Identification of individuals by trait prediction usingwhole-genome sequencing dataChristoph Lipperta,1, Riccardo Sabatinia, M. Cyrus Mahera, Eun Yong Kanga, Seunghak Leea, Okan Arikana, Alena Harleya,Axel Bernala, Peter Garsta, Victor Lavrenkoa, Ken Yocuma, Theodore Wonga, Mingfu Zhua, Wen-Yun Yanga,Chris Changa, Tim Lub, Charlie W. H. Leeb, Barry Hicksa, Smriti Ramakrishnana, Haibao Tanga, Chao Xiec, Jason Piperc,Suzanne Brewertonc, Yaron Turpazb,c, Amalio Telentib, Rhonda K. Robyb,d,2, Franz J. Ocha, and J. Craig Venterb,d,1
aHuman Longevity, Inc., Mountain View, CA 94303; bHuman Longevity, Inc., San Diego, CA 92121; cHuman Longevity Singapore, Pte. Ltd., Singapore138542; and dJ. Craig Venter Institute, La Jolla, CA 92037
Contributed by J. Craig Venter, June 28, 2017 (sent for review February 7, 2017; reviewed by Jean-Pierre Hubaux, Bradley Adam Malin, and Effy Vayena)
Prediction of human physical traits and demographic informa-tion from genomic data challenges privacy and data deidenti-fication in personalized medicine. To explore the current capa-bilities of phenotype-based genomic identification, we appliedwhole-genome sequencing, detailed phenotyping, and statisticalmodeling to predict biometric traits in a cohort of 1,061 partici-pants of diverse ancestry. Individually, for a large fraction of thetraits, their predictive accuracy beyond ancestry and demographicinformation is limited. However, we have developed a maximumentropy algorithm that integrates multiple predictions to deter-mine which genomic samples and phenotype measurements origi-nate from the same person. Using this algorithm, we have reiden-tified an average of >8 of 10 held-out individuals in an ethnicallymixed cohort and an average of 5 of either 10 African Americans or10 Europeans. Thiswork challengescurrent conceptionsof personalprivacy and may have far-reaching ethical and legal implications.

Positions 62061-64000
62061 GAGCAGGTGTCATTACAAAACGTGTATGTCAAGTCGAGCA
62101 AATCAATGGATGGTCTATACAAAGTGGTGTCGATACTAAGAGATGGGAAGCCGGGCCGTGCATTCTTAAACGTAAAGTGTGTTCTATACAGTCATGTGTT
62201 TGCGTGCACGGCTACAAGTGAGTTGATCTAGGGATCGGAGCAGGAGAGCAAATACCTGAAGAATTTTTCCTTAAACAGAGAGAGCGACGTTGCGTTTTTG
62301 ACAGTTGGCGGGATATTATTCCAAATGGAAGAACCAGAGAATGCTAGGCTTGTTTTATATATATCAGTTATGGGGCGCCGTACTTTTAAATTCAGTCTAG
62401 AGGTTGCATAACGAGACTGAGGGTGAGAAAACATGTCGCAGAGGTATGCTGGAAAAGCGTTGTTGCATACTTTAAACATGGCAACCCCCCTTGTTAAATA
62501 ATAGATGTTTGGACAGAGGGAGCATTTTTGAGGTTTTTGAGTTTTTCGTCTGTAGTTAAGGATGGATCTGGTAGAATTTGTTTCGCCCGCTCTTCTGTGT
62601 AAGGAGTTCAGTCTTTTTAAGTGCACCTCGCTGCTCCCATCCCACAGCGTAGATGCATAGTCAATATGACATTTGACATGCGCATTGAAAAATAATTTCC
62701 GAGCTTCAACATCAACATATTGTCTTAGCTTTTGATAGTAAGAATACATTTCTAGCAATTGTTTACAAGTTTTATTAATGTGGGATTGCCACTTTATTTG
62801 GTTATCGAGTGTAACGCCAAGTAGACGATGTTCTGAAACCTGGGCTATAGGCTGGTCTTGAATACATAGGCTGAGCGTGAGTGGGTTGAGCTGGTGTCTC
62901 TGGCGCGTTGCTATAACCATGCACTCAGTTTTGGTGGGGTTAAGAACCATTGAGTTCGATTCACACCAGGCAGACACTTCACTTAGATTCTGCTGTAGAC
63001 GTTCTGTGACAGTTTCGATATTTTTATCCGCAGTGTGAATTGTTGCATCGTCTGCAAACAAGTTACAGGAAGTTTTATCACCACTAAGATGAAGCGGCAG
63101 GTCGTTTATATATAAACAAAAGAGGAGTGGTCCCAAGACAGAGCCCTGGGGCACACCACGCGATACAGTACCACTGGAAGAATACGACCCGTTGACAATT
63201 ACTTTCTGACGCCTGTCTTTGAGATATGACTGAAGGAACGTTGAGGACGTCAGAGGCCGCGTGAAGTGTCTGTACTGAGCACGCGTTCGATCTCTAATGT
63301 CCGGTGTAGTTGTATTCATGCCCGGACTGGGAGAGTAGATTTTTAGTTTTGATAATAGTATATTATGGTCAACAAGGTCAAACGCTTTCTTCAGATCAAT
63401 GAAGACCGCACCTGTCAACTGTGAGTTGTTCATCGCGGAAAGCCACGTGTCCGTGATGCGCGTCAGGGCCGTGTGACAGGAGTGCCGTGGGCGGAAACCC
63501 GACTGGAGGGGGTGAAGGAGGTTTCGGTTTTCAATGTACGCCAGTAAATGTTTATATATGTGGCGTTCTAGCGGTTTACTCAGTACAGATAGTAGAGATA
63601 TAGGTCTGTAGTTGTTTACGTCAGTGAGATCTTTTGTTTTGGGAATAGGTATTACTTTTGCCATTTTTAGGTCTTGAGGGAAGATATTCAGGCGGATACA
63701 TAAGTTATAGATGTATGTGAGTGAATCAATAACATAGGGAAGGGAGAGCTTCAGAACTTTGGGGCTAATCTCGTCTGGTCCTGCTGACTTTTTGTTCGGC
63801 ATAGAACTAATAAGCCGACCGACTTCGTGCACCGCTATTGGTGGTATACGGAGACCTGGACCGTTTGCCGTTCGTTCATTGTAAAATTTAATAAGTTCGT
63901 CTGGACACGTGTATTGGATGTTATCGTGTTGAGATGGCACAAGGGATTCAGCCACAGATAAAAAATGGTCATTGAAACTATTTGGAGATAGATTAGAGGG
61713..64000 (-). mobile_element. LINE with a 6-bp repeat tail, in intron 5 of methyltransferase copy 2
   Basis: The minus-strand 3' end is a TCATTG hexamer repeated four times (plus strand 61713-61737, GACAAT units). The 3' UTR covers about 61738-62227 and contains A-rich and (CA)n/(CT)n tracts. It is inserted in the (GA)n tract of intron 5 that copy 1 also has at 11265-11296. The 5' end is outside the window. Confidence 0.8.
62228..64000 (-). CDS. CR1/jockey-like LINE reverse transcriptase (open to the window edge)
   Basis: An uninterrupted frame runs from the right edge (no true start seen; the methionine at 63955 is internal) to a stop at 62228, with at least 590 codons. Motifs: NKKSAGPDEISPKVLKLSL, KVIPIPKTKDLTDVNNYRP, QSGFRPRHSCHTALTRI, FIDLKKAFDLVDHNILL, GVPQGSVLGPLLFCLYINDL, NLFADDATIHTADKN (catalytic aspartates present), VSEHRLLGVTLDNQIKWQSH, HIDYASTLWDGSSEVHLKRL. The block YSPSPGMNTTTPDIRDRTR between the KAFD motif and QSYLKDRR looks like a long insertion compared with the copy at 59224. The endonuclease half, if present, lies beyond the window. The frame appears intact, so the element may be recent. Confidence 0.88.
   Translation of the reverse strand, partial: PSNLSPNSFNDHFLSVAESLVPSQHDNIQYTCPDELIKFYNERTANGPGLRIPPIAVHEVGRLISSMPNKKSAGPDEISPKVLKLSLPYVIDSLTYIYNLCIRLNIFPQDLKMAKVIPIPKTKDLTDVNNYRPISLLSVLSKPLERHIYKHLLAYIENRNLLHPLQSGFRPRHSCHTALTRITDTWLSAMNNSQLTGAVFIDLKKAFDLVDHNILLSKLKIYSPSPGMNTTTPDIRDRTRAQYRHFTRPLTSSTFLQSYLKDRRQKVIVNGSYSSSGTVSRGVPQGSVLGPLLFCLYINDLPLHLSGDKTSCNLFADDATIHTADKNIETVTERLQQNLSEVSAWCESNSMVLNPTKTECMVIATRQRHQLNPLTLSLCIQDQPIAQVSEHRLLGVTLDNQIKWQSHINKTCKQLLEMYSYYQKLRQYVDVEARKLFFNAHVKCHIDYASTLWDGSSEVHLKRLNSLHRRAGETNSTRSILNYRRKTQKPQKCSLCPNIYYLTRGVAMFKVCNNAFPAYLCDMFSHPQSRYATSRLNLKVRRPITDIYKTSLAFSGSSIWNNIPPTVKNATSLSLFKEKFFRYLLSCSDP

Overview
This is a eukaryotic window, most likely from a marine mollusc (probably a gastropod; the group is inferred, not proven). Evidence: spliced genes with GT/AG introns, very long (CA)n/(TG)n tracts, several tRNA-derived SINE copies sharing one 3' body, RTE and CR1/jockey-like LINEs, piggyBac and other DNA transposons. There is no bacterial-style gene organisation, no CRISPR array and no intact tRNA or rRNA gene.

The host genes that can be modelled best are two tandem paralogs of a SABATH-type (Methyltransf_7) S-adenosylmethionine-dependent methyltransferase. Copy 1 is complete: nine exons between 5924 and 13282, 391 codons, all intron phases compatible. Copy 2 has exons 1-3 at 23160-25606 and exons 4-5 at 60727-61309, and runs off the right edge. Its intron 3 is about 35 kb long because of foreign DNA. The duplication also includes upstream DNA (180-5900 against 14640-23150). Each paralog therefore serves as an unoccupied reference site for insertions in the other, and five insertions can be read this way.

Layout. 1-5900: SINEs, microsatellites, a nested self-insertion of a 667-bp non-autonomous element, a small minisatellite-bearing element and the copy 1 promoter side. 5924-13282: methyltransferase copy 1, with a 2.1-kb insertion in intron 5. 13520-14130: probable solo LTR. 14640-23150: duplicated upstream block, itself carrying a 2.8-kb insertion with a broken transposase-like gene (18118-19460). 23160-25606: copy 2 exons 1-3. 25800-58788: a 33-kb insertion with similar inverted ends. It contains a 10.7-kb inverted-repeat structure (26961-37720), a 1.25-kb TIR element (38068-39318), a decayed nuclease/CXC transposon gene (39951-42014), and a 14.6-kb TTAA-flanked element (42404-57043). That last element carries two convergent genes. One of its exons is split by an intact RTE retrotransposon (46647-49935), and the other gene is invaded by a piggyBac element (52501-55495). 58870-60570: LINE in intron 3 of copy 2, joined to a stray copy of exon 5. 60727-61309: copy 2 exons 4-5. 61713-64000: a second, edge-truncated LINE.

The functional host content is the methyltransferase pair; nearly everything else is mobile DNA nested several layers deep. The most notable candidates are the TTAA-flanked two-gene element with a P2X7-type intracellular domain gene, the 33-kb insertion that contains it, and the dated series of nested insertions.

genomic privacy | genome sequencing | DNA phenotyping |phenotype prediction | reidentification
Much of the promise of genome sequencing relies on ourability to associate genotypes to physical and disease traits(15). However, phenotype prediction may allow the identifica-tion of individuals through genomicsan issue that implicatesthe privacy of genomic data. Today, where online services withpersonal images coexist with large genetic databases, such as23andMe, associating genomic data to physical traits (e.g., eyeand skin color) obtains particular relevance (6). In fact, genomedata may be linked to metadata through online social networksand services, thus complicating the protection of genome pri-vacy (7). Revealing the identity of genome data may not onlyaffect the contributor, but may also compromise the privacy offamily members (8). The clinical and research community uses afragmented system to enforce privacy that includes institutionalreview boards, ad hoc data access committees, and a range of pri-vacy and security practices such as the Health Insurance Portabil-ity and Accountability Act (HIPAA) (9) and the Common Rule.These approaches are important, but may prove insufficient forgenetic data (10). Even distribution of genomic data in summa-rized form, such as allele frequencies, carries some privacy risk(11). Computer science offers solutions to secure genomic data,but these solutions are only slowly being adopted.